Nightmare newspaper creative

They line up together at the starting gate. They race only each other. They fly through the air in gymnastic routines. They do the wave en masse in the stands. They even stand up together for the national anthem. And they...

They line up together at the starting gate. They race only each other. They fly through the air in gymnastic routines. They do the wave en masse in the stands. They even stand up together for the national anthem. And they win every time!

They’re those little Air Canada maple-leaf-in-the-circle logos that populated the TV commercials on the Olympic broadcasts. Reminding us how much simpler and more graphically pleasing the world would be if only one contender was allowed to take the field.

How predictable the results if competition is eliminated! How much more economical it is to make television commercials if no seductive production values are required! No lavish promises made! No standards implied! No competitive edges to hone! In competition with the world? Not in Canada, suckers! Come to think of it, when your only competition involves first taking the bus to Buffalo, why waste your money advertising at all? Now we’re talking efficiency!

OK, now that I’ve got Air Canada off my chest, have you observed the creepy similarity in newspaper advertising art direction lately? Is someone cloning the little devils?

Because The New Rules appear to be (a) buy one page of newspaper, (b) select one image, preferably of a human being doing something peculiar, (c) set the headline in smallish type in a block of coloured ink at the bottom of the page (or possibly just forget a headline entirely), and (e) lay out some body copy, in a block, flush left and right, with absolutely huge leading between each line

rendering it rather more jumpy

and difficult to read than necessary.

After that, it hardly matters what you do. Take the ad for MarchFirst.com. Please! Ha ha! A black-and-white image of a screaming woman, eyes shut, mouth agape, clinging to a chain-link fence. Tiny headline: The first rock star. Copy: Here’s to being first. Here’s to leading. Here’s to altering the face of business by revolutionizing every single facet of your company. Power line: A new world. A new way.

Well, if that doesn’t say it in a nutshell, I’m a monkey’s uncle. This stuff makes Funcow look transparent, sublime! Now what is it they’d like to sell us? What is it they want us to do? Or are we asking too much of a $25,000 newspaper ad?

At least with the ad for BrainHunter.com, you know where they’re coming from. It’s just that you wonder if that’s any place you might want to go any time soon. In what appears to be a hospital room setting, an apparently unconscious woman lies on a gurney while, above her, an enraged clown beats his fist against a malfunctioning computer monitor.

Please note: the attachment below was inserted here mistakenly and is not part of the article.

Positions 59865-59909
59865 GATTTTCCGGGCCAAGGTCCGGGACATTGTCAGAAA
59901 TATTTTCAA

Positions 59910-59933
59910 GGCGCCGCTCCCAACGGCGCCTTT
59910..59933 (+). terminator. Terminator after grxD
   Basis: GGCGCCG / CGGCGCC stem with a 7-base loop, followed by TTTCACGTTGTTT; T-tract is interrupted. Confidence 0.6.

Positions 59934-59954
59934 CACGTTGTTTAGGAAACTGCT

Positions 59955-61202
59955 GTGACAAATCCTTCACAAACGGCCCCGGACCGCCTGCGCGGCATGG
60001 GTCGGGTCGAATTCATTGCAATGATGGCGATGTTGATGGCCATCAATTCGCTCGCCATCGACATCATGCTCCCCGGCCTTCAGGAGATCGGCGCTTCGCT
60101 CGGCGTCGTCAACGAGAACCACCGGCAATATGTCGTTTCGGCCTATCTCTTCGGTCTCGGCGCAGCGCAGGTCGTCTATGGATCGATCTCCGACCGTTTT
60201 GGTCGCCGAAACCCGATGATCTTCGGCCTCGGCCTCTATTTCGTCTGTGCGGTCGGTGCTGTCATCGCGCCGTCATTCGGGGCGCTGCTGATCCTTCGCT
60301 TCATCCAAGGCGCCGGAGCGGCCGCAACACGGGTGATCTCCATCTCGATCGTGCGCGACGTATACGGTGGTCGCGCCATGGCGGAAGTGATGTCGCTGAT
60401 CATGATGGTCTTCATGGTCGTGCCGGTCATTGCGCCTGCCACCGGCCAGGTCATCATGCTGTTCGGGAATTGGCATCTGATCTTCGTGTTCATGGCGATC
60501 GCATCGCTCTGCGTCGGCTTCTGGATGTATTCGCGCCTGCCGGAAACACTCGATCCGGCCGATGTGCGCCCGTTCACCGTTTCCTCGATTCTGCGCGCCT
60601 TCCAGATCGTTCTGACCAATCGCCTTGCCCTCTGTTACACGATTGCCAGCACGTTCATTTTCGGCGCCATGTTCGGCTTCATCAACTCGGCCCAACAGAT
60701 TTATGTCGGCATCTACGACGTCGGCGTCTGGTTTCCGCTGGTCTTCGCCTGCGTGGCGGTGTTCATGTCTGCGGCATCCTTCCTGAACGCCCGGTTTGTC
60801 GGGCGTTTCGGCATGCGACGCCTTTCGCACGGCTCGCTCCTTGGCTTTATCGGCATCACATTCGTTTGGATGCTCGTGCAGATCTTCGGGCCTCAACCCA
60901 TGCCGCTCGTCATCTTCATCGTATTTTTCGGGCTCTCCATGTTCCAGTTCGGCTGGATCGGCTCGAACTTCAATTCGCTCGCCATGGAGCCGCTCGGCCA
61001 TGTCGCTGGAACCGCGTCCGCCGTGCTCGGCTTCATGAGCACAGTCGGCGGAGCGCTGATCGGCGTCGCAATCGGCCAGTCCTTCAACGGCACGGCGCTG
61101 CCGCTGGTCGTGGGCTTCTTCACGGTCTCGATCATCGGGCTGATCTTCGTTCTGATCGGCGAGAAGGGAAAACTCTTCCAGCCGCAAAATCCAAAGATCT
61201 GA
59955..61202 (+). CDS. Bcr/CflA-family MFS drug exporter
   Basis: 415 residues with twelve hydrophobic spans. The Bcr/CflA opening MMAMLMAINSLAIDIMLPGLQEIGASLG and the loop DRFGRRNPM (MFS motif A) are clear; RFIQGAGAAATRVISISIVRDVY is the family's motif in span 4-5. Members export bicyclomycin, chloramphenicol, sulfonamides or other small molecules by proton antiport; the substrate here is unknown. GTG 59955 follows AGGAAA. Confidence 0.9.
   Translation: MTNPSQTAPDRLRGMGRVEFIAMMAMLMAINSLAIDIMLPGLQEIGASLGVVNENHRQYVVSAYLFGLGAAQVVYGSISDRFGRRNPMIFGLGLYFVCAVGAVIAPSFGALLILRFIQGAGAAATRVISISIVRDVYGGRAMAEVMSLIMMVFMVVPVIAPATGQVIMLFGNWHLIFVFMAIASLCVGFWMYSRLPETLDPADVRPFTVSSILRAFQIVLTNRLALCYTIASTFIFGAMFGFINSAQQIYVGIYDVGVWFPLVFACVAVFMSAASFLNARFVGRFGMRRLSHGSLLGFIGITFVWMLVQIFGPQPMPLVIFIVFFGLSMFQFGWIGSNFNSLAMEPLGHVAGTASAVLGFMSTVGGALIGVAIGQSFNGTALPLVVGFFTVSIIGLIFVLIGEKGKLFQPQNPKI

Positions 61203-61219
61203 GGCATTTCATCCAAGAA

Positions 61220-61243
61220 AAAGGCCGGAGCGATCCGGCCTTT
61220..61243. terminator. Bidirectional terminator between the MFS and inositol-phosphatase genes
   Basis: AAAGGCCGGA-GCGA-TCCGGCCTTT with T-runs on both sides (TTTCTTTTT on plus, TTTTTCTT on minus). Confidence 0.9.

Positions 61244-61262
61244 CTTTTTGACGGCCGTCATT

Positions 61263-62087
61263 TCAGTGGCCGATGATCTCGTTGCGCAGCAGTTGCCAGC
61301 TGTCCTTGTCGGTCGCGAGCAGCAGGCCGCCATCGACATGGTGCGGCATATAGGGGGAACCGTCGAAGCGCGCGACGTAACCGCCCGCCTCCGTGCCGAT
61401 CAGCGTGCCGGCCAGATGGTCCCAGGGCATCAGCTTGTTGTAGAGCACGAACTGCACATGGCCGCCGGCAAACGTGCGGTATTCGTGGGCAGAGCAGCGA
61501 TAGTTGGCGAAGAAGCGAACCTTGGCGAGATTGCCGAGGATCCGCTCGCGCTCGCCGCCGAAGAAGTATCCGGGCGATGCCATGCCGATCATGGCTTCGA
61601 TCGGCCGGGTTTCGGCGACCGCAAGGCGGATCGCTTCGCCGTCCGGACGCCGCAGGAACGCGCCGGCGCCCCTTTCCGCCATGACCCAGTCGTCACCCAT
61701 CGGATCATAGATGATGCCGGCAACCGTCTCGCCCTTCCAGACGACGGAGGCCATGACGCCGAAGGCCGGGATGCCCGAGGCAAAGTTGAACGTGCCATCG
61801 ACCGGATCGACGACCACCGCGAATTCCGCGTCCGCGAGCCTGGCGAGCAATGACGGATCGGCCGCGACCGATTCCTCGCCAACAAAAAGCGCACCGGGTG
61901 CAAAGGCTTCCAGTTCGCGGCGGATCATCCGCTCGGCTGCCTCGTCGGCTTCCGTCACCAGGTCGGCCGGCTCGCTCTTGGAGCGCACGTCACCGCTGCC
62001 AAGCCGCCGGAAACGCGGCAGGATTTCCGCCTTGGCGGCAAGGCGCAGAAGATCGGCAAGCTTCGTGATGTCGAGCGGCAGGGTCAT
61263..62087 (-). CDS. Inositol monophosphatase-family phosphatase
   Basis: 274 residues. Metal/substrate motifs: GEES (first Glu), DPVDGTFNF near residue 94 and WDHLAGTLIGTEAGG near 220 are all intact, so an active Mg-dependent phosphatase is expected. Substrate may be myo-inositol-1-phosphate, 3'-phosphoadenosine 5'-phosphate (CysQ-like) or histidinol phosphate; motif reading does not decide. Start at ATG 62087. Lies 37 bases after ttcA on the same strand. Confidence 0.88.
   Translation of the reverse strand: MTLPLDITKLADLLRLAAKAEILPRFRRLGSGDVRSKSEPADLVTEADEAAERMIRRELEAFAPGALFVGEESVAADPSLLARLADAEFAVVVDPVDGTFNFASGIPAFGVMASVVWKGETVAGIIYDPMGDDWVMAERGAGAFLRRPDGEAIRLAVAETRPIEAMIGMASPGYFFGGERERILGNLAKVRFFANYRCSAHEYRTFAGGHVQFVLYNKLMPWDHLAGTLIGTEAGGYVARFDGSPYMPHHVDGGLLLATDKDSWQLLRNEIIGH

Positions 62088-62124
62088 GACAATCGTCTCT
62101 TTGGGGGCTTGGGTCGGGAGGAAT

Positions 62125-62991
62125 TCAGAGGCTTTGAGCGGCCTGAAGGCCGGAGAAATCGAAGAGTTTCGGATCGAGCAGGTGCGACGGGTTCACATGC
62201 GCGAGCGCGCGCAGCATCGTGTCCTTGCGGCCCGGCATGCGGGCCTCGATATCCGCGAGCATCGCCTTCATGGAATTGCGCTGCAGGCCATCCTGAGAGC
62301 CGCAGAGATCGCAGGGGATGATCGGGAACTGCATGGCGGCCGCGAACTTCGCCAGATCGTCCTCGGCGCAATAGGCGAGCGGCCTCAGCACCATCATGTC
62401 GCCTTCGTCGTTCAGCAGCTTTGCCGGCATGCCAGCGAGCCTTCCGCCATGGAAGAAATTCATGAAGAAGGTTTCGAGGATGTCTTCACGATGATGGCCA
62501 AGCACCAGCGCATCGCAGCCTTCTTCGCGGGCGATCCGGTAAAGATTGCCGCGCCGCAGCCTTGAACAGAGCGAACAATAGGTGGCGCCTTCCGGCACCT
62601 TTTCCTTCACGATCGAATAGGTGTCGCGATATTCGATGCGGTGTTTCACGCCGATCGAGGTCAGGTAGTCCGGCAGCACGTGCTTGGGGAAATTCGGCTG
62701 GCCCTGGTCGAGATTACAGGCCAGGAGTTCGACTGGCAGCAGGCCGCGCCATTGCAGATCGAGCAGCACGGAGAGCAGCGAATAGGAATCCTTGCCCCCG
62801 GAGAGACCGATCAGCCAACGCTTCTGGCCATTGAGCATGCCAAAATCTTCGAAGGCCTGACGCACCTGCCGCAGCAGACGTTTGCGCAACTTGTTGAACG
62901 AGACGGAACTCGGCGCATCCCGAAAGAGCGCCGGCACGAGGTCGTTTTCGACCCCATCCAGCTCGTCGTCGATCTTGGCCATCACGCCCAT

Hey, your worst nightmare come true, right? And like a good neighbour, the copy spells the proposition out for us right up front: Don’t hire a clown. Hire someone that’s right for the job. See? That’s what we’ve been doing wrong! Hiring clowns! Duuuh! Now the rest of the copy doesn’t actually spell out how BrainHunter.com filters out the clown contingent before they show up beside your gurney, but I guess that’s addressed somewhere else. This is, after all, only a newspaper ad.

Another nightmare scenario is billboarded for our amusement and consideration in an ad run by the cryptically-named Invis corporation. At least I think it’s a corporation, although it doesn’t say Inc., but maybe it’s very old-fashioned to say Inc.

Anyway, high above us, from the window of a tall building, some thug is hanging a screaming man upside down. This is so upsetting that some might not instantly notice the little headline above that reads Mortgage Negotiation Method #5. But having grabbed our attention with the murder-in-progress image, they proceed to spoil the fun with the second headline Would we ever actually hang a lender out a window? No. The copy assures us that Invis merely negotiates aggressively with lenders on our behalf. Phew! I dunno about you, but they had me goin’ there for a minute!

The American humorist Dave Barry has a line that goes live a healthy, vigorous life until you’re dead, and that seems to be the message in the Talvest Mutual Funds newspaper ads.

This time, though, the hero-image is of grizzled old geezers. Never mind that they’re doing clinging-to-the-last-vestiges-of-lost-youth stuff like slam-dunking basketballs and playing ‘way up the neck on the ol’ electric six-string. These guys are what thirtysomething art directors think old guys don’t mind looking like.

Listen. These guys look older than you and I will ever look if we live to be a hundred and ten. You and I don’t EVER want to look this old, pal. It’s not negotiable! Which is unfortunate, because Talvest wants us to think about the ton of money we’re going to need to live forever, and ring ‘em up. (Power line: Life’s long. Be ready.)

But by showing us how bad it’s actually going to be if we get there, it raises instead serious questions about the advisability of the whole damn proposition. Note to art directors: Never show old people looking any worse than Cary Grant did in his last movie, or you’ll lose ‘em, bigtime. Trust me. I’m not calling!

Barry Base creates advertising campaigns for a living. He creates this column for fun, and to test the unproven theory that clients who find the latter amusing may also find the former to their liking. Barry can be reached at (416) 924-5533, or faxed at (416) 960-5255, at the Toronto office of Barry Base & Partners.